Twenty investors poured nearly $176,000 into the Assetton investment company to buy high-quality French wine so they could sell it for a profit in the future. They received certificates apparently from Grand Cru Storage attesting that their wines were safely stored at a facility in Bordeaux in France.
But it was all a sham, a district court heard on Thursday. The certificates were fake and in many cases no wine had been purchased.
The mastermind behind this scam, Mohan Nainan Nainan, 55, was jailed for 11 months after he pleaded guilty to abetting in the forgery of the certificates and misappropriating the $176,000.
He was the director and a shareholder of Assetton, a firm he had founded in December 2007 to sell French wines as investments. In 2009, he accepted $6,532 from an investor to purchase 12 bottles of wine. He convinced her that she would be able to make a profit on their sale in three to five years' time. In January 2011, she instructed him to sell the wines on her behalf but when she did not hear from him after six months she checked with Grand Cru Storage and discovered that her wines were not stored at its facility. Nainan had not bought the wines.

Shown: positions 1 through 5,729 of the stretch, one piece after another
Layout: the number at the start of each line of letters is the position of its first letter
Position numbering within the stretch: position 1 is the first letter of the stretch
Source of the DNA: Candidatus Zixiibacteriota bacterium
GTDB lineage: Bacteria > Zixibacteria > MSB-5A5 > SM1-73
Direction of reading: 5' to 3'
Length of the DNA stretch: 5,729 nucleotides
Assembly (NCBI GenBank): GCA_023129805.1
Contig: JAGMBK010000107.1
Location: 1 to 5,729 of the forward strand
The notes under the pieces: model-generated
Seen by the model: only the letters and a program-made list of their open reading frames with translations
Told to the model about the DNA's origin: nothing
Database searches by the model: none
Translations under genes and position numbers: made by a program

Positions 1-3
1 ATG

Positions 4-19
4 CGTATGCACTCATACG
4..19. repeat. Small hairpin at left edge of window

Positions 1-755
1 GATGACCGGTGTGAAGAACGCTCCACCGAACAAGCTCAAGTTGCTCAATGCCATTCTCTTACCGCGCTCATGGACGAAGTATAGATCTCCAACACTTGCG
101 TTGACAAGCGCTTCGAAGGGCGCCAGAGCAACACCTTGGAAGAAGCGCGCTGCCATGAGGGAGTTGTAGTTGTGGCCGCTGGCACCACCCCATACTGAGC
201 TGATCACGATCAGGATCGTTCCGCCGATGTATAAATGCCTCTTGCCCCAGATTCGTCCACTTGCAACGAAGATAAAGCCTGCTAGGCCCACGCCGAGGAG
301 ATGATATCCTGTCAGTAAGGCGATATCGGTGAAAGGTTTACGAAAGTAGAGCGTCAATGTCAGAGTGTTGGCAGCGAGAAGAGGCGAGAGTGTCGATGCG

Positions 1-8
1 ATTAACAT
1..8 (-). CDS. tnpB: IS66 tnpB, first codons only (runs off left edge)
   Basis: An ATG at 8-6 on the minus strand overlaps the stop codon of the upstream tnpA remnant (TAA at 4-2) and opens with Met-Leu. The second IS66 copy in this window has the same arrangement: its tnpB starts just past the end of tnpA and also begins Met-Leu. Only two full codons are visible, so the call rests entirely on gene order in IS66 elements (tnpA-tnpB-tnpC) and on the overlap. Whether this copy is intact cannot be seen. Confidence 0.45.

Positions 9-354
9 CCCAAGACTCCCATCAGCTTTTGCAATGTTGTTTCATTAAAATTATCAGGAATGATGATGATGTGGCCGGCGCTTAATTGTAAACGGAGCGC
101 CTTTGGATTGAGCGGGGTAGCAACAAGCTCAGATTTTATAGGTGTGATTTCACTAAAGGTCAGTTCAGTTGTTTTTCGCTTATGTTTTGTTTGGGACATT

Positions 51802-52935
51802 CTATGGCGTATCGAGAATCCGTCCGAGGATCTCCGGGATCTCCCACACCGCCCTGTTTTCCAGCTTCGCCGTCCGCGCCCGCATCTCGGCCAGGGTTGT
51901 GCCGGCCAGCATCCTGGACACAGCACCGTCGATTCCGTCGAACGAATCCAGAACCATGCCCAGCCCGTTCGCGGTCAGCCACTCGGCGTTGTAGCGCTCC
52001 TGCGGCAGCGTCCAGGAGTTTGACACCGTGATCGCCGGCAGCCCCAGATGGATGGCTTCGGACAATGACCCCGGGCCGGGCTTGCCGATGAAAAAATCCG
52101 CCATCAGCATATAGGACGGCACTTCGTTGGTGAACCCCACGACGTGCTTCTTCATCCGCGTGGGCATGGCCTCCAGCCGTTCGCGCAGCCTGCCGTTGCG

In another instance, he pocketed the payment for six bottles of Chateau La Mission Haut Brion 2000, six bottles of Chateau Lafite Rothschild 2000 and six bottles of Chateau Margaux 2000 which he sold for another investor. These wines were valued at more than $31,000.
Nainan also lied to the Registrar of Companies that his company's paid-up capital was $450,000. But the shareholders had not paid for the shares issued to them.
He was fined $7,000 for contravening the Companies Act.